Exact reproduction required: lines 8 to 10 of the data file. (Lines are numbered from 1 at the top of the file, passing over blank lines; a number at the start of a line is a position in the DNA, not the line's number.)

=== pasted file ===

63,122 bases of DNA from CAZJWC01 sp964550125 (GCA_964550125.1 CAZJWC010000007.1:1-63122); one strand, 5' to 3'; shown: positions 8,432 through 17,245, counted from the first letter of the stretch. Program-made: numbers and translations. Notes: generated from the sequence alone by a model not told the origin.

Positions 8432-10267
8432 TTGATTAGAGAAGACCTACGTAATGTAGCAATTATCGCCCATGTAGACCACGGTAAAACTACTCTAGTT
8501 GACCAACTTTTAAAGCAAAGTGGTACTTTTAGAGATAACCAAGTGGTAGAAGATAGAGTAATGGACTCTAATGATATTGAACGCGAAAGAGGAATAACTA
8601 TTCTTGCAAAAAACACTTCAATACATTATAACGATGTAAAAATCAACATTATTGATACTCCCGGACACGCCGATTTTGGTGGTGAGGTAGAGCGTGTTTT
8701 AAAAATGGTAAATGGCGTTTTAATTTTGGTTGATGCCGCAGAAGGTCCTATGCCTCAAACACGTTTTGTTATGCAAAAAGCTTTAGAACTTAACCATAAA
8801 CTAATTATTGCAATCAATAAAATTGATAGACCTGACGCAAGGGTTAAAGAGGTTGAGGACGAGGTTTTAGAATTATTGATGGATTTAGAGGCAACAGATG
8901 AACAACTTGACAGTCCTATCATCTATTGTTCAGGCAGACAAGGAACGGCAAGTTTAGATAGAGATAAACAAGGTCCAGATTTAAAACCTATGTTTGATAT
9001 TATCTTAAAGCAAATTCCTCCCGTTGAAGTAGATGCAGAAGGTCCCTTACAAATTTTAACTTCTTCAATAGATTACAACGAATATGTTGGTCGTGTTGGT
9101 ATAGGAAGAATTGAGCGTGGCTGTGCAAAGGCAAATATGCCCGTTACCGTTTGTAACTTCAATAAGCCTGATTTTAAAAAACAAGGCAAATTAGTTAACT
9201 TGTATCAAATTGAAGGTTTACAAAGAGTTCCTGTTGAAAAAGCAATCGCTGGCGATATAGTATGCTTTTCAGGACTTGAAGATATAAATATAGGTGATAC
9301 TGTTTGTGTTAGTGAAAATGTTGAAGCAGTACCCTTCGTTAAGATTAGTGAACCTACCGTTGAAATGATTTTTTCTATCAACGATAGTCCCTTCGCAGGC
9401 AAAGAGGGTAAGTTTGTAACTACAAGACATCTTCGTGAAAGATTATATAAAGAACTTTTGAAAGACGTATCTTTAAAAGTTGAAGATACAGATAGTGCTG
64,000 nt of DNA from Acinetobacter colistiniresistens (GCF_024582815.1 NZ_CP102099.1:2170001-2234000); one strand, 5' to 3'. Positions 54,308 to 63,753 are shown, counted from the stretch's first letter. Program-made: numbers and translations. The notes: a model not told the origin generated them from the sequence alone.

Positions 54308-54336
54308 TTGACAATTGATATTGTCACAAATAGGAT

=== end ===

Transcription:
8901 AACAACTTGACAGTCCTATCATCTATTGTTCAGGCAGACAAGGAACGGCAAGTTTAGATAGAGATAAACAAGGTCCAGATTTAAAACCTATGTTTGATAT
9001 TATCTTAAAGCAAATTCCTCCCGTTGAAGTAGATGCAGAAGGTCCCTTACAAATTTTAACTTCTTCAATAGATTACAACGAATATGTTGGTCGTGTTGGT
9101 ATAGGAAGAATTGAGCGTGGCTGTGCAAAGGCAAATATGCCCGTTACCGTTTGTAACTTCAATAAGCCTGATTTTAAAAAACAAGGCAAATTAGTTAACT